It’s no secret that I’m a fan of bigfoot flicks; you guys have patiently read through a couple of my meanderings of such. From way back in my childhood when the bigfoot phenomenon first started getting traction, I was hooked. I was a small kid when I first saw The Legend Of Boggy Creek, and that huge-mongous old cabinet television of ours often flickered shows like In Search Of… talking to bigfoot witnesses and seeking out the tracks and possible lairs of the hairy beast (narraration by Mr. Spock himself seemed to add a layer of credibility to this, you know!). Hell, even my favorite TV show, The Six Million Dollar Man, had one of my childhood heroes facing down an amped-up version of the Sasquatch! Growing up (notice I didn’t say “maturing”) into an adult, I still find myself fascinated by the concept of the great man-like creature roaming the forests just out of our sight, and I always watch the films that pop up from time to time that feature them; Sasquatch, Sasquatch Mountain, Snowbeast, and more recently films like Bigfoot: The Lost Coast Tapes, Hunting The Legend and Willow Creek. Some of these films have more merit than others, but none have really hit the mark I’ve been seeking. You see, I’ve been waiting on that bigfoot flick that really blows me away, something that takes me back to that childhood chill looking out my bedroom window back on those nights I’d just watched an hour-long CBS special on Sasquatch and was trying to go to sleep…
When I first heard that Eduardo Sanchez of The Blair Witch Project fame was bringing his own vision of a found footage bigfoot flick to the masses, I have to say I was excitedly hopeful; thus, it was with fingers crossed and eyes wide open I sat down to watch Exists.
A group of friends are travelling off to a cabin (just this side of nowhere, where of course there’s no cell reception) owned by the uncle of two of the group, brothers Matt and Brian. In the dark of night, they strike something in the road; finding blood on the fender and hearing strange keening in the woods, they believe they’ve struck a deer, and continue on.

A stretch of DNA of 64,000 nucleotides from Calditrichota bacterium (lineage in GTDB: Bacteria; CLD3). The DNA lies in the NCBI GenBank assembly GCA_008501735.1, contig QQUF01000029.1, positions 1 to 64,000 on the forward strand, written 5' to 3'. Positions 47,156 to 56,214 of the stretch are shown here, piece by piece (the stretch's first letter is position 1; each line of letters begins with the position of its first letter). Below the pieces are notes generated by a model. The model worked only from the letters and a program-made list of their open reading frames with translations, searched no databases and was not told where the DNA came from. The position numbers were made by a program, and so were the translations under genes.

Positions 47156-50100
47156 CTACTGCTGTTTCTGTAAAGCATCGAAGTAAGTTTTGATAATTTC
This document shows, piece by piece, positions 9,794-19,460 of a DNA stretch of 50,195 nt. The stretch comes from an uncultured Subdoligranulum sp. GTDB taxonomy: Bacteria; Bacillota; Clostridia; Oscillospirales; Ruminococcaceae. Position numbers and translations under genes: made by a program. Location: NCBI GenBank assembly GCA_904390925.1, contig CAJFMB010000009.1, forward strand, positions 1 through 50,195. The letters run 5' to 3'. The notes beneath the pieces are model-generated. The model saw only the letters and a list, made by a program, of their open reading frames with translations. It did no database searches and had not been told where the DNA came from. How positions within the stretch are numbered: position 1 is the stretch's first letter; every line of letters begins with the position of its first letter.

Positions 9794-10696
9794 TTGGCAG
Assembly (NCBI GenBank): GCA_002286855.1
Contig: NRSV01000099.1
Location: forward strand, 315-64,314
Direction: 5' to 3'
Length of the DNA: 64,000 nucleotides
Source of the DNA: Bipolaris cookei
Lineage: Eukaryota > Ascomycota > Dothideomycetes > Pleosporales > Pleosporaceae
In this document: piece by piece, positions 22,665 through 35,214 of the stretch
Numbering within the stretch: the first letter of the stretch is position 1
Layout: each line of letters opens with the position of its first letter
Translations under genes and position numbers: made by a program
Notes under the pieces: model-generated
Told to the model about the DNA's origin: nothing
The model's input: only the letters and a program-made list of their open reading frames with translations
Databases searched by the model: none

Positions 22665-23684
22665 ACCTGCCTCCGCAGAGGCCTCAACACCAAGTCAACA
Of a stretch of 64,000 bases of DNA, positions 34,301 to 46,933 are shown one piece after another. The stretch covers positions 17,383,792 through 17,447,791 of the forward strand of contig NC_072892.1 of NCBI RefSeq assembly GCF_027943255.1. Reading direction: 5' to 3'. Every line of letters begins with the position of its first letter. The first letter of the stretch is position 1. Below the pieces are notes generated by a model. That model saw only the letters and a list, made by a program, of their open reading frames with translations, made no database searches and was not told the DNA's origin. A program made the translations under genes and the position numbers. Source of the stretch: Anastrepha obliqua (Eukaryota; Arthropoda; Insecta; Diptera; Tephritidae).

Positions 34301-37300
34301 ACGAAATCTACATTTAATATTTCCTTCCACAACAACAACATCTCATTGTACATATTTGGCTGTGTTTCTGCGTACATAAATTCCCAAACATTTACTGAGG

By all appearances, this trip is a getaway to do some mountain-biking, sunbathing, and just in general summertime partying; well, to everyone except maybe Brian, who’s seeking to make a name for himself in internet video. He’s tricked out with a ton of cameras, placing them on the bicycles and equipment of his companions to capture every moment of their “extreme” lake activities. Nosing about the woods, Brian gets a glimpse of something moving through the trees; something tall, and bipedal, but apparently covered in fur. Recalling the stories his uncle had told him and Matt years ago, Brian seizes upon the idea of capturing the elusive Bigfoot on video. To this end, he sets up cameras all over the cabin and in the nearby woods…but Brian and his friends are going to get much more than they’ve bargained for; that “deer” that they hit on the way in was nothing of the sort, and if vengeance is a human emotion, then perhaps the reclusive Sasquatch is more human than previously suspected…